Tha Sports Junkies 101

Green Bay Barely Holds On In A Tale Of Two Halves Against Lions

Green Bay - NFL Gareth Davis via


First Half Explosion Barely Enough for Green Bay

Legendary college football coach Bobby Bowden was once quoted saying he would rather “win ugly than lose pretty”, and I can’t think of a better way to describe Green Bay’s 34-27 win Sunday afternoon over Detroit than that.

However, much of the first half the Packers were far from ugly.

In the first 30 minutes of the game, Green Bay’s offense had 6 possessions and put points up on all but one of them. The lone drive without a score came about only because the half came to an end.

The scoring opened up on drive one when Aaron Rodgers led an 8 play, 75-yard march to the endzone.

Rodgers looked impressive completing 4 of 5 passes for 64 yards, including a 17-yard touchdown pass to a wide open Davante Adams who shook his defender after 5 yards.

Notable on the drive was that Rodgers was able to turn back the clock on the West Coast Offense and complete all 4 balls to different receivers (Lacy, Cook, Cobb, Adams). Overall, 8 different guys would get onto the stat sheet by the game’s end.

Only Jordy Nelson would accumulate 3 or more catches. Tight end Richard Rodgers and the aforementioned Adams were the only players with more than one.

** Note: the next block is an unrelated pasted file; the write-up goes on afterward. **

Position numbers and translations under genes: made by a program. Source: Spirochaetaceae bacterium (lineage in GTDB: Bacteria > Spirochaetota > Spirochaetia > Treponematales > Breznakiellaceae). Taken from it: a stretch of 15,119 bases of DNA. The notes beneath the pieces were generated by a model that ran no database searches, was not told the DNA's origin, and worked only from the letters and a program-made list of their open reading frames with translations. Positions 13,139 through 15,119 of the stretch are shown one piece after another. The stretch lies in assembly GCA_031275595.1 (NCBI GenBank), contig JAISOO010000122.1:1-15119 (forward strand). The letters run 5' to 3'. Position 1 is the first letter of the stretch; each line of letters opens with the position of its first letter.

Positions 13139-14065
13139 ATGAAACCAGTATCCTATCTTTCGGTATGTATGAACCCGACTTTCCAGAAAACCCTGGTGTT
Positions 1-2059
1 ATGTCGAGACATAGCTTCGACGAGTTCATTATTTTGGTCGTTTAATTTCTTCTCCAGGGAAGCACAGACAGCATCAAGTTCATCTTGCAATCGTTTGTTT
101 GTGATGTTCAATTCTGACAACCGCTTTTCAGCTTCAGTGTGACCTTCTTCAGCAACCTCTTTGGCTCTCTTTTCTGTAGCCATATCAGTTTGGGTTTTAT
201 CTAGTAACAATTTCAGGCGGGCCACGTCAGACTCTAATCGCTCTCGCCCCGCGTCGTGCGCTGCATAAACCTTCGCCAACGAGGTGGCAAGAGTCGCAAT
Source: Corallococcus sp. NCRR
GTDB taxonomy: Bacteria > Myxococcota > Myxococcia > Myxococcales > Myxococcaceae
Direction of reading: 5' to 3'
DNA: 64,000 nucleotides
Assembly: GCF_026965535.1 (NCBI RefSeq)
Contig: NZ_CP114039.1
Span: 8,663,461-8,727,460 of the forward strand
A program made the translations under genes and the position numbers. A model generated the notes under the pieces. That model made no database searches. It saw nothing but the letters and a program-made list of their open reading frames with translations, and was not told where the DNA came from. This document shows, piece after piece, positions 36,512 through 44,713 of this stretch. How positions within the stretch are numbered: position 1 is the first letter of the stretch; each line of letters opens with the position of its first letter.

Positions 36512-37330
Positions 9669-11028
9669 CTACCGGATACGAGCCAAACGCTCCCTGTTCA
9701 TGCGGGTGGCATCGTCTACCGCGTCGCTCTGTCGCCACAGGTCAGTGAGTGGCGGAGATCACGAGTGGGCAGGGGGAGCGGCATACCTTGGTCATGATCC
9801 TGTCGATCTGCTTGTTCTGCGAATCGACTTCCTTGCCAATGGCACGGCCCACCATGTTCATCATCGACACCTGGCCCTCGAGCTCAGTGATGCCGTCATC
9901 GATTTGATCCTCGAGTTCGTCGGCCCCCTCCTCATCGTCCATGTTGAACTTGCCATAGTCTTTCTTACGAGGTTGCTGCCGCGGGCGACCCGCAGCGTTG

Detroit showed one of their only signs of life in the first half on possession number one.

The drive should’ve been stopped multiple times but the Packers defense allowed QB Matthew Stafford to complete 3 third down conversions, as well as awarded them a first down on a misconduct penalty by the Packers.

Ultimately, Green Bay’s defense held up and forced Detroit into settling for 3.

On the ensuing kick-off Detroit attempted to pin the ball near the pylon.  They were hoping to either force a touchback or force young returner Ty Montgomery into a bad return. Instead of panicking, Montgomery waited for the bounce. He intelligently laid down out of bounds and reached out and grabbed the ball inside the 5. Since he contacted the ball while out of bounds, there was a penalty on Detroit for an illegal kick-off.

The incredibly savy special teams play led to the Packers having the ball at the 40-yard line rather than the 3 or 4. Rodgers didn’t waste time capitalizing on the effort.